What No One Wants to Admit About Unhealthy Type 4s
Listen & subscribe on your favorite platform:
Meet an unhealthy Enneagram type 4 named Brad. When Brad was growing up, he absolutely loved playing by himself. But at the same time, he really wanted to play with other kids. It was fun for him to kick a soccer ball and run around on the field, but sometimes kids were mean to him or they made fun of him.
Brad would also get angry and annoyed pretty easily. As he grows up, we notice is that he cries often, even though he's a tough cookie. He can stand his own ground, yet he has this deep, tender heart.
He would often look at his parents and see that they seem so level-headed. And his siblings and friends also seemed somewhat normal, but he felt foreign - kind of like an alien.
As he goes through middle school, high school, and onto college, Brad really starts to battle with wanting to be accepted by friends. But at the same time, he wants to be unique. As soon as he starts to get close to people, he gets really annoyed at them. They’re either too clingy, or they want too much from him.
His idea of a good friend is someone who spends time with him, talks to him often, and listens to him vent about all the frustrating things going on at school. If they don't, what kind of friend is that?
Here's the problem: Brad is putting all these expectations onto other people - his friends, his professors, his parents, his colleagues, his co-workers. He wants everyone to treat him in the way that he wants to be treated. When they don't, it makes him mad. Really mad.
In the newest episode of the Living Enneagram podcast, I talk about this fictional character to illustrate what an unhealthy Enneagram type 4 looks like.
Let's discuss the major signs from Brad's life that reveal this:
1. Brad wallows in his frustration or annoyances. Type 4s experience deep emotions, but when they are unhealthy, they almost want to be frustrated. They kind of like how it makes them feel. They might go binge eat binge, watch TV, drink a lot of alcohol, and try to numb out their emotions because it feels good to wallow in their own pity.
2. Brad had ideals in his head that led to assumptions. Assumptions of what a relationship should be, how people should act, or how the world should function. This drives an Enneagram type 4 to feel constantly dissatisfied with their live and also with other people. Then, they become judgmental and nitpicky.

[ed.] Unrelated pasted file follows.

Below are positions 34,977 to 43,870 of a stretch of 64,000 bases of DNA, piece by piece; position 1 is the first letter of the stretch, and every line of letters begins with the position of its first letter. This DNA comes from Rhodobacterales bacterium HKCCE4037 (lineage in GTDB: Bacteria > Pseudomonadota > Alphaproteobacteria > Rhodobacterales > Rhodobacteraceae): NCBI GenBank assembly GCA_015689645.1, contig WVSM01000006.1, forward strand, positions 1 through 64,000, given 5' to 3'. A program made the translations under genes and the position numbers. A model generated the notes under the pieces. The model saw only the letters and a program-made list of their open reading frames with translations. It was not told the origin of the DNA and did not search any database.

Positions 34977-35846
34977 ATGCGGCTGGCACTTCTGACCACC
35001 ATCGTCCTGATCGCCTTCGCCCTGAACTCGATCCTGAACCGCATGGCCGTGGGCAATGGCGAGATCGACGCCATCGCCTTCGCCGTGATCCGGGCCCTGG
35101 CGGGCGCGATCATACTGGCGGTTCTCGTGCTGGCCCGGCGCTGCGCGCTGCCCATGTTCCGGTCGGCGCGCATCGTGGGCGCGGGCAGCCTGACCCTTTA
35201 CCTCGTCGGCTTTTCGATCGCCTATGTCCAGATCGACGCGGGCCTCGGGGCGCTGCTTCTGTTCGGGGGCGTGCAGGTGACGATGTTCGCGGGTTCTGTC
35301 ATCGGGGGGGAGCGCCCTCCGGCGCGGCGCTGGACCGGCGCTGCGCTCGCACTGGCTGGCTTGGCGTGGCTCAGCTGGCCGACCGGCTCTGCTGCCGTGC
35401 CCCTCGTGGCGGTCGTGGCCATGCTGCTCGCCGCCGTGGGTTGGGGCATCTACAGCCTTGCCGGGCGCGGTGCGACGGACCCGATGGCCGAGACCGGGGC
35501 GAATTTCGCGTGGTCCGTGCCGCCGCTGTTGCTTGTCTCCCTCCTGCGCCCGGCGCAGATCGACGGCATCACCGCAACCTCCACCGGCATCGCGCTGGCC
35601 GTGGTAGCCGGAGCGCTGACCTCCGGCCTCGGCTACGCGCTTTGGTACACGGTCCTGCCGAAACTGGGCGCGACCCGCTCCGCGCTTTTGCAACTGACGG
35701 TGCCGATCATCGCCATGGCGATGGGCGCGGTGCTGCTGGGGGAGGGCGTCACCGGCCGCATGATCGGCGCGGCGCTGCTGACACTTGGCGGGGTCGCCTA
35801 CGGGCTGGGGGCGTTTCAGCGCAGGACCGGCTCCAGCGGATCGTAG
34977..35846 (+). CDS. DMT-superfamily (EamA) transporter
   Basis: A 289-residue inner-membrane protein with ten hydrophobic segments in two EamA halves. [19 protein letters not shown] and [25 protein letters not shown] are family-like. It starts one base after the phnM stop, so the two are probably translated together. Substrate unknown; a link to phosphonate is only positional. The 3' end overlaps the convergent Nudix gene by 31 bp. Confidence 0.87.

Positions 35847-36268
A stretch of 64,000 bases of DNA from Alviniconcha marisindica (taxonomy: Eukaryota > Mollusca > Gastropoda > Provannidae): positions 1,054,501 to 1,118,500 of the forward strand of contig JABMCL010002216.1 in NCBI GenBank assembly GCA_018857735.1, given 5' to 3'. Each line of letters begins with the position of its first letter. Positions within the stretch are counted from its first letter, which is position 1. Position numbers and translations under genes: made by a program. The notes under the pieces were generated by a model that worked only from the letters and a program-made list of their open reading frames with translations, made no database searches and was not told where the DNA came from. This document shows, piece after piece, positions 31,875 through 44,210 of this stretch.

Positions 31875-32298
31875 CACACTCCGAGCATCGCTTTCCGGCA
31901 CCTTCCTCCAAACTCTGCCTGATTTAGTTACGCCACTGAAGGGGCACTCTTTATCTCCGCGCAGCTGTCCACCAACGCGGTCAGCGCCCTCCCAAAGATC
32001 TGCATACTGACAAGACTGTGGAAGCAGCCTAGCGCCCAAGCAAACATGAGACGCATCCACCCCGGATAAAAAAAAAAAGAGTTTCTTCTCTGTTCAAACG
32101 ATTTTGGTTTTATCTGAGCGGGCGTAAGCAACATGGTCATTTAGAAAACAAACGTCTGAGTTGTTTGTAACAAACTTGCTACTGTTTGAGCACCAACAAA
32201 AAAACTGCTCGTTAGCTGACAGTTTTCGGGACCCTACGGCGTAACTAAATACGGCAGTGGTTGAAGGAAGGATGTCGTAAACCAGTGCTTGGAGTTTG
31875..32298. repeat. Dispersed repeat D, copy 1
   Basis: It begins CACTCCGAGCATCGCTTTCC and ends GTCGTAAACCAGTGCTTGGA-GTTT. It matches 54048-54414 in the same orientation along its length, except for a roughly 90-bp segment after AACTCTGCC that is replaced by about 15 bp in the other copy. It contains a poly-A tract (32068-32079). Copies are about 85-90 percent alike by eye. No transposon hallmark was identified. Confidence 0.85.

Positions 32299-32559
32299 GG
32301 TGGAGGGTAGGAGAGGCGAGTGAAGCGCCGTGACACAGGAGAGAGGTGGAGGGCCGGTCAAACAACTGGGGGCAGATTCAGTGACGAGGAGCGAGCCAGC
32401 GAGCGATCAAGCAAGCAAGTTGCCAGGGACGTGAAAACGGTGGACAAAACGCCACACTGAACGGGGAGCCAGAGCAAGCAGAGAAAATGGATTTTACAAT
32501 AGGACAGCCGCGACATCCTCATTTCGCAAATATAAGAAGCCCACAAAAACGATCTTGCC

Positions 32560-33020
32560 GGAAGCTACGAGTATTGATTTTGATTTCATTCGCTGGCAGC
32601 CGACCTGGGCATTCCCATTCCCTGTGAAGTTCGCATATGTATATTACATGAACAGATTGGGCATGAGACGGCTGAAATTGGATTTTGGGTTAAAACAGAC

3. Type 4’s can really get trapped in isolation. Here's the cycle: The four gets caught up in his or her emotions. The type 4 is frustrated because they have this idea of what the situation should be. Someone didn't meet that expectation, so they retreat. But the more and more they isolate themselves, the more flawed they feel. You can see how easy this pattern is to get stuck in.
Now, I want to make this a bit more positive!
I'm going to start with some scripture because we need this as a foundation. Let's head over to Philippians 4:4-9.
I love this scripture because it helps us understand the state of mind we must have to find freedom, but we also have to go put it into practice.
Here are the four steps for my Enneagram Type 4 friends to put into practice:
1. Give yourself the space to process your emotions. You have strong emotions, and that's a good thing. That's a gift. But if you don't give yourself the space to process it daily, that's when your emotions start to take over you and you start to spin out of control.
Instead, you could journal, go on a walk, spend time alone, of course, get in God's word, but allow yourself to feel what you're feeling and to dive into the why behind it.
2. Communicate. We see that Type 4s can get frustrated when others don’t act the way they expect them to. It’s really important that you ask your friends and family and the people you're around, “Hey, what are you thinking? I'm kind of getting this vibe from you, but is this true?”
Or “Hey, I noticed you haven't reached out to me in a while. Is everything okay?” This leads to so much more clarity and freedom from the stories we build up in our heads.
3. Keep a gratitude journal. When you focus on what is going well in your life, it’s easier to move forward. It is your responsibility to think of whatever is noble and lovable. If you’re listening to life-giving scripture, podcasts, music, friends, people who speak life over you, that's what your mind will dwell on. Then my heart, it can withstand anything that comes my way.
4. Focus on 3-5 things every single day that you can control. Type fours, when they're healthy, they really have control in their life. They still use their emotions, but they're more disciplined and principled in their thinking.
I would encourage you to find 3-5 simple things that you can control, like making your bed, or drinking X amount of water and getting in God's word every day.
When you feel in control of just these little tasks, you're telling your brain and your body that you’re in control and you don't let emotions dictate you.
God has equipped you to do everything you need to do. And you are not defined by your type. He has so many more plans for you to actually step into as a Type 4. Yes, you are emotional, but God also wants you to be grounded and disciplined. And I fully believe you can do it.
If you focus on these four steps and the scripture we read, you can continue to make forward progress.
Follow Callie's Instagram @callieammons